Argon resolver adapter
Obtaining adapter[edit | edit source]
Adapter is available from Granite Devices web shop:
Adapter may be also self-built (schematics: Media:argonresolveradapter_schematics.png)
Usage[edit | edit source]
Wiring[edit | edit source]
Resolver has total of 6 wires and 3 windings: one for rotor (primary) and two stators (secondaries). Rotor connects to the adapter pins A+ and A- while secondaries connect to B+/- and C+/-.
If pin-out of resolver is unknown, it can be found out with multimeter by finding the wire pairs where coils are connected. Rotor can be identified by searching for lowest resistance coil. Stators typically have at least twice as high resistance compared to rotor.
A shielded cable is required and shield should be connected to D-sub connector frame to reduce EMI noise. Shielded cable for motor power leads and connection of cable shield and motor frame to drive PE is strongly recommended if not necessary to reduce noise. After all noise countermeasures, some noise is still expected from resolver read-out due to analog nature of the signals. This noise will appear as position value noise and motor hiss when standing still or rotating slowly.
Finally plug the adapter to Argon J1 port.
Configuration[edit | edit source]
To configure drive for resolver:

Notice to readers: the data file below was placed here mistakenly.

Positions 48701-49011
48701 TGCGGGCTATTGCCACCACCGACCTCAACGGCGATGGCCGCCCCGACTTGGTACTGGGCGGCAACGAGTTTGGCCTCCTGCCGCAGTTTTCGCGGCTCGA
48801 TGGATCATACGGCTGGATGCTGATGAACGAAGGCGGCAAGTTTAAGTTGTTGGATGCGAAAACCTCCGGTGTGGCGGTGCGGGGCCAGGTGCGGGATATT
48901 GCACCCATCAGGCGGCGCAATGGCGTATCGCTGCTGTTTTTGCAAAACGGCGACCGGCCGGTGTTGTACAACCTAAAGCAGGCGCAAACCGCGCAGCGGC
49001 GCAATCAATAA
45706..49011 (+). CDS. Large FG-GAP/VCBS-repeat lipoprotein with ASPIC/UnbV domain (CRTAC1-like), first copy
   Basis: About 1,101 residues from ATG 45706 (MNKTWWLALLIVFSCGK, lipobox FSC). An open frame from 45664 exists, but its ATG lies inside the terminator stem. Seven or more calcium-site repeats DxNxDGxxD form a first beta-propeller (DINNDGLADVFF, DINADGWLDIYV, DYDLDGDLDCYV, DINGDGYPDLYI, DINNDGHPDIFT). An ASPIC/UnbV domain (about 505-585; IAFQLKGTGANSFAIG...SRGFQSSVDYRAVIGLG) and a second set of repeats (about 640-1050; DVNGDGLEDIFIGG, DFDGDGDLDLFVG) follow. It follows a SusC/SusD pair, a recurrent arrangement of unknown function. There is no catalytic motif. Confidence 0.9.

- Ensure that drive has at least firmware package version 1.3.0
- Choose Resolver from feedback device parameter Feedback deviceFBD
- Set feedback device resolution Feedback device resolutionFBR to 2048 PPR (resolver will give same resolution as 2048 PPR / 8192 count encoder). Note: 2048 is not always the correct value, see Multi-turn or multi-speed resolvers chapter.
- Tune motor normally. If motor is always unstable or locks motor position, try changing direction of feedback by toggling checkbox Invert feedback directionFBI
Multi-turn or multi-speed resolvers[edit | edit source]
Some resolvers produce more than one electrical cycle per revolution (resolver's pole pair count greater than 1). This means that also Argon sees it to produce larger position counter change per revolution. For multi pole pair resolvers, multiply the Feedback device resolutionFBR of 2048 PPR by the number of pole pairs. For example, enter FBR value 4096 for 2 pole pair resolver and 8192 for 4 pole pair resolver.
If you're unsure of how many pole pairs the resolver has, just attach it to drive and rotate it manually exactly one revolution while inspecting position counter value at Granity's Testing tab. If you see position counter changing approx 8192 counts, then it's single-turn resolver. If you see change of ~16384 or more, then it's multi-turn resolver. To determine correct Feedback device resolutionFBR value, write down the counter change over one revolution, divide it by 4 and round it to nearest value of 2048, 4096, 6144, 8192 or any N*2048.
Example: if you find position counter changes 16760 counts per mechanical revolution, then divide it by 4 to get 4190, then round it to 4096 which is the correct value for FBR.